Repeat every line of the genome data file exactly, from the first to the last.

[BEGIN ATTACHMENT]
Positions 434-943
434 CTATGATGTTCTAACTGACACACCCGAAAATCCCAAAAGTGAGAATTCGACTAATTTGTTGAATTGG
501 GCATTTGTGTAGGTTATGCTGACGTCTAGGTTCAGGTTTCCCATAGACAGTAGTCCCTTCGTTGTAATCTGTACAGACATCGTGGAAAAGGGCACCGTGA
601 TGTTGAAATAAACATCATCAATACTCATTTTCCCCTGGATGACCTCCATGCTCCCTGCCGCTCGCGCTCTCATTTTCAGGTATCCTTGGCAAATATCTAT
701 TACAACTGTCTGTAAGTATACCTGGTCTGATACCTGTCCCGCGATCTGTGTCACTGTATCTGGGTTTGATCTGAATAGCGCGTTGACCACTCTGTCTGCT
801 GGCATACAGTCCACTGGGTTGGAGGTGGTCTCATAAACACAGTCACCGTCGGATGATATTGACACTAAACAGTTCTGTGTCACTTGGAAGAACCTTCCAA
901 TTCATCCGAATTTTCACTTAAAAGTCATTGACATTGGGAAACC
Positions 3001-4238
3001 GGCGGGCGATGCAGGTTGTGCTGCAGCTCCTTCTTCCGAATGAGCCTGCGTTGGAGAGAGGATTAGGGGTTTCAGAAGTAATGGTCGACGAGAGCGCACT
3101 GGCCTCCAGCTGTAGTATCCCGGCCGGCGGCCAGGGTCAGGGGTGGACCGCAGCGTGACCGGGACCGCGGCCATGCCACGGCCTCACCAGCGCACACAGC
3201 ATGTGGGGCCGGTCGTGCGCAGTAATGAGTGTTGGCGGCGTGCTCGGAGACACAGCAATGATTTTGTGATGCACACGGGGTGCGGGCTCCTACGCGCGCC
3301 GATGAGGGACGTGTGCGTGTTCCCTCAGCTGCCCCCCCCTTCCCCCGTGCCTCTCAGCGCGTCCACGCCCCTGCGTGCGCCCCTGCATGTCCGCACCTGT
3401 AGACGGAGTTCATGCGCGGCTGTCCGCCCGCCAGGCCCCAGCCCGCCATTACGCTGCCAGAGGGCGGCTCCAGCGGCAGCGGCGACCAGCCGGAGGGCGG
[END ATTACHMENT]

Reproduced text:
Positions 434-943
434 CTATGATGTTCTAACTGACACACCCGAAAATCCCAAAAGTGAGAATTCGACTAATTTGTTGAATTGG
501 GCATTTGTGTAGGTTATGCTGACGTCTAGGTTCAGGTTTCCCATAGACAGTAGTCCCTTCGTTGTAATCTGTACAGACATCGTGGAAAAGGGCACCGTGA
601 TGTTGAAATAAACATCATCAATACTCATTTTCCCCTGGATGACCTCCATGCTCCCTGCCGCTCGCGCTCTCATTTTCAGGTATCCTTGGCAAATATCTAT
701 TACAACTGTCTGTAAGTATACCTGGTCTGATACCTGTCCCGCGATCTGTGTCACTGTATCTGGGTTTGATCTGAATAGCGCGTTGACCACTCTGTCTGCT
801 GGCATACAGTCCACTGGGTTGGAGGTGGTCTCATAAACACAGTCACCGTCGGATGATATTGACACTAAACAGTTCTGTGTCACTTGGAAGAACCTTCCAA
901 TTCATCCGAATTTTCACTTAAAAGTCATTGACATTGGGAAACC
Positions 3001-4238
3001 GGCGGGCGATGCAGGTTGTGCTGCAGCTCCTTCTTCCGAATGAGCCTGCGTTGGAGAGAGGATTAGGGGTTTCAGAAGTAATGGTCGACGAGAGCGCACT
3101 GGCCTCCAGCTGTAGTATCCCGGCCGGCGGCCAGGGTCAGGGGTGGACCGCAGCGTGACCGGGACCGCGGCCATGCCACGGCCTCACCAGCGCACACAGC
3201 ATGTGGGGCCGGTCGTGCGCAGTAATGAGTGTTGGCGGCGTGCTCGGAGACACAGCAATGATTTTGTGATGCACACGGGGTGCGGGCTCCTACGCGCGCC
3301 GATGAGGGACGTGTGCGTGTTCCCTCAGCTGCCCCCCCCTTCCCCCGTGCCTCTCAGCGCGTCCACGCCCCTGCGTGCGCCCCTGCATGTCCGCACCTGT
3401 AGACGGAGTTCATGCGCGGCTGTCCGCCCGCCAGGCCCCAGCCCGCCATTACGCTGCCAGAGGGCGGCTCCAGCGGCAGCGGCGACCAGCCGGAGGGCGG